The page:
Despite my numerous misgivings with World (specifically those related to Iceborne) I still enjoy the hell out of this game. It was great to go back and continue playing it when I was feeling like garbage. It was also nice to see some people giving Monster Hunter a try for the first time with Rise, which is partly what got my brain targeted on Monster Hunter (again) in the first place.
If only Capcom would fix the netcode and add crossplay…
Yakuza: Like A Dragon
Finally, Yakuza Like A Dragon. I wanted to finish this game, but Monster Hunter took priority over it. I’m very close to actually finishing it now, but my progress was slowed as I had to overcome an artificial difficulty spike which required several hours of tedious leveling. What’s worse is that everything following that artificial difficulty spike is now incredibly easy because the rest of the game doesn’t appear to have been balanced with this difficulty spike in mind.
The more I play of Like A Dragon the more I dislike it. There is a great game here that has all of the same attributes I loved about Yakuza 0, but it is buried under a mountain of RPG bullshit. Just about every aspect of RPGs that I don’t like is present in this game and implemented in such a way that it rubs me up in all the wrong ways. It is no longer surprising to me that only twenty-six percent of Steam players have even finished this game as I don’t really know if I’d say it is worth pushing through all the bullshit to see the story to completion.
Editor’s notes: I finished the game while editing this post and am too lazy to rewrite everything, but I can say with certainty that the story isn’t worth pushing through all the crap.
I may have played Like A Dragon because I was curious how the RPG elements would shake up the Yakuza formula, but I’m entirely disappointed in what the dev team managed to come up with. The RPG elements feel as though they were tacked on with very little thought for how they’d actually affect the gameplay and Like A Dragon is a far worse experience for it.
Because I was feeling so emotionally drained I didn’t do a lot of art in January. I do like what I managed to make though, so that’s something.
I think I’d like to keep experimenting with colour. I’m so used to doing sketch type work that I often forget that colour is a huge component of a piece. I know that sounds like it should be obvious, but if you colour something well you can trick a lot of people into thinking it looks good even if you were fucking lazy on sketching certain parts of it.
Here’s five articles from around the community over the past month that you should read if you haven’t already. I know last month I included a brief little description for each of them, but when I re-read the descriptions I disliked what I’d written. The articles speak for themselves if you take the time to read them. so just…fucking read the articles.
Kim | Later Levels – Do walkthroughs make you a bad gamer?
Quietschisto | RNG – Gaming from A to Z – or – A Very Bad Idea
Emily | Monsterlady’s Diary – Critics and Casual In Gaming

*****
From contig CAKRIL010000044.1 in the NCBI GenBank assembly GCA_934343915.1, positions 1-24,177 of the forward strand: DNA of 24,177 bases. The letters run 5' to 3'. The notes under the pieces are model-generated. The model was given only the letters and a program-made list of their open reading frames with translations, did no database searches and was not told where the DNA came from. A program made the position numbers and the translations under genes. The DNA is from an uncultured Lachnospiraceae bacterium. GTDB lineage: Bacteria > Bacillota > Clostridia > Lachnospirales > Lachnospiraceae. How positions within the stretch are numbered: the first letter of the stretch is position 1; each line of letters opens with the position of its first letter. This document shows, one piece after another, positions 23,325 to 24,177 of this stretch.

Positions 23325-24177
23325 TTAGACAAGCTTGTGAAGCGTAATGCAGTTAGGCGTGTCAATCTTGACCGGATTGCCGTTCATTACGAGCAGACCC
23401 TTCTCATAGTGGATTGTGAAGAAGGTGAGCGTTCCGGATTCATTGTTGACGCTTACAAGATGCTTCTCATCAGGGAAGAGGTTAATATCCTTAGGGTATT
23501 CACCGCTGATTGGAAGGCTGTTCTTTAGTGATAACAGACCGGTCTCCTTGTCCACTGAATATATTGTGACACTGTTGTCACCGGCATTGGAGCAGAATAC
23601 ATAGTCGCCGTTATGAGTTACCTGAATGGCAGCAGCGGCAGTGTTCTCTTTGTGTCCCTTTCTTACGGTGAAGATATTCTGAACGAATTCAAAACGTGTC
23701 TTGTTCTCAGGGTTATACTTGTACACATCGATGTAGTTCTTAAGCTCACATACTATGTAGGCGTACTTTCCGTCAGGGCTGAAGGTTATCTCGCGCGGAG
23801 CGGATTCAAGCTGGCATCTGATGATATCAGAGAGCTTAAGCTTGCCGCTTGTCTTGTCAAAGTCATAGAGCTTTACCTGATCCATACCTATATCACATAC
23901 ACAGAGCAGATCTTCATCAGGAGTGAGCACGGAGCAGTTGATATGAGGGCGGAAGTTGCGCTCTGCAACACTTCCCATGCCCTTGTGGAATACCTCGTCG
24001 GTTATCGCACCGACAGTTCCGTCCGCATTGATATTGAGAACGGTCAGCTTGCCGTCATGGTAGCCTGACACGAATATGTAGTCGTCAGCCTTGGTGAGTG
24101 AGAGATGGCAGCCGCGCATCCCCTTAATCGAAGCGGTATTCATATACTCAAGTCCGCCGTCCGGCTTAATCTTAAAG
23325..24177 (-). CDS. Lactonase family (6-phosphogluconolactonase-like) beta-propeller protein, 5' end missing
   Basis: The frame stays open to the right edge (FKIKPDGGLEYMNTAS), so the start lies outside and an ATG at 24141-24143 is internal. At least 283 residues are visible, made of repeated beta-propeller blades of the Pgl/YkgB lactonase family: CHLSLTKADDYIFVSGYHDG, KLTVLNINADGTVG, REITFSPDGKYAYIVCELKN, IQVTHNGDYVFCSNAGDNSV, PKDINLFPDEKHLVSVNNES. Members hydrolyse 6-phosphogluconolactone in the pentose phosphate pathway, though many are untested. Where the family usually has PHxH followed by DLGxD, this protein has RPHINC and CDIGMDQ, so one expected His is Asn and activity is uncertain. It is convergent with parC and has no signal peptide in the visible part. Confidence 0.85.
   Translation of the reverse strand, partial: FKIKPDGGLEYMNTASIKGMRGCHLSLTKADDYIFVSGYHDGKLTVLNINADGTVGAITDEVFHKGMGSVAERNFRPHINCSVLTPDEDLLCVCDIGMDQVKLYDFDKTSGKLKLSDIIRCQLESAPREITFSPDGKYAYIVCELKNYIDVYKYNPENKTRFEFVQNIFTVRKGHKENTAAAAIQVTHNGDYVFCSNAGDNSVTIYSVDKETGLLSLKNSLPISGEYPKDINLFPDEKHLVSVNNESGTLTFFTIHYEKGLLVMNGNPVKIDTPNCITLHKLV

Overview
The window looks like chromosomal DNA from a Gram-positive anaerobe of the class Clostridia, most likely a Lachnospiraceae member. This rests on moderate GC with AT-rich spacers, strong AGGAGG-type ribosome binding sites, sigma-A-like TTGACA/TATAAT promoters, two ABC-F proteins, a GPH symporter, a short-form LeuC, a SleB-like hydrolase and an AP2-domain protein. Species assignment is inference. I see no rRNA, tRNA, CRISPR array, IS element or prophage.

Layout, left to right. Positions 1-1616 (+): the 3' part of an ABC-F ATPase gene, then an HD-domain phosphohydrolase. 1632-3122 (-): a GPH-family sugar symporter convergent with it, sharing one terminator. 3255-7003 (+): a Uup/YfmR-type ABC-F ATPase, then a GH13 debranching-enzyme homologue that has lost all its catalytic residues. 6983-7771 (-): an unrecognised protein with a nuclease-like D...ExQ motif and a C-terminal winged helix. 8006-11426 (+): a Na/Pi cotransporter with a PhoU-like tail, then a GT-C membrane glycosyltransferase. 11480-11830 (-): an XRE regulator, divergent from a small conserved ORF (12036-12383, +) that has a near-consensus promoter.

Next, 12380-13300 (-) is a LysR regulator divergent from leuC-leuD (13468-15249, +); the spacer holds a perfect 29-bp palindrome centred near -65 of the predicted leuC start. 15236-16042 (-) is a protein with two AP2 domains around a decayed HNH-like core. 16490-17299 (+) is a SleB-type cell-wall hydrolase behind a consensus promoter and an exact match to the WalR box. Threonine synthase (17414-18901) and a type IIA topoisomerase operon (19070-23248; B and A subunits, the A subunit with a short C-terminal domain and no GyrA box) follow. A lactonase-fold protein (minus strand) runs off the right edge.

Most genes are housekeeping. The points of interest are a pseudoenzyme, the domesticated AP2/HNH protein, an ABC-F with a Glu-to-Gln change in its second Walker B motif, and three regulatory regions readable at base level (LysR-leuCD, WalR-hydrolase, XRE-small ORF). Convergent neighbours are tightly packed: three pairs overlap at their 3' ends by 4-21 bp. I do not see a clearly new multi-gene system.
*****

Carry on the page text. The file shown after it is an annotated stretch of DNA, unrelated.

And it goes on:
Jett | In Third Person – Moving to PC as My Fighting Game Platform of Choice?
Meghan | Meghan Plays Games – Among Us: the Trials and Tribulations of Public Lobbies
Well I think that about wraps it up for January. Here’s hoping I actually finish Yakuza, get back into art, can push through season depression: lockdown edition, and can work through the backlog of games I made for myself with the Steam holiday sale.
Stay safe out there and thank you for reading.
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What? Did you really think we were past this stage? Just be glad I can’t rickroll you on here…
(also, hope you’re not angry that Dan got today’s 1000-word comment instead of you^^)
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It’s all good.
If it makes you feel good know that I read the comment you left Dan lol
Glad you enjoyed my post about “critics” 😀
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Hey, been reading your blogs for a little while because your topics (gaming) is one of the main topics I want to write about on my new blog. I dunno if this is the right place to ask but guess I’m curious to know how you pick your gaming topics especially at the start. Thanks.
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Hey. First off – thank you.
To your actual question: I wish I had a better answer, but most of the time the topics “choose themselves”. I do a lot of writing without a clear idea of what I’d like to write about. Rather I know I want to focus on a particular game and I sit down and write about said game. Then I go through everything I’ve written and figure out what topic makes sense from what I’ve gathered and work on filling in the gaps and cleaning up the post so that it actually makes sense.
The logic there is that there are topics I am motivated to write about, but I might not know exactly what they are. By just starting from a place of “I want to write about game X” I can figure out what topics I’m interested in because those are the ones I’ll end up focusing on while I’m writing generally.
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Huniepop is such an underrated game since people see the bobbies and think its a shameless porn game. No! I thought so originally at first, but the game itself is really deep, fun, stressful at times, and addictive. I’m hoping the second game is just as good.
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A man of culture!
I’m in the same boat. Feb 8th is when the first true GotY contender drops for 2021 XD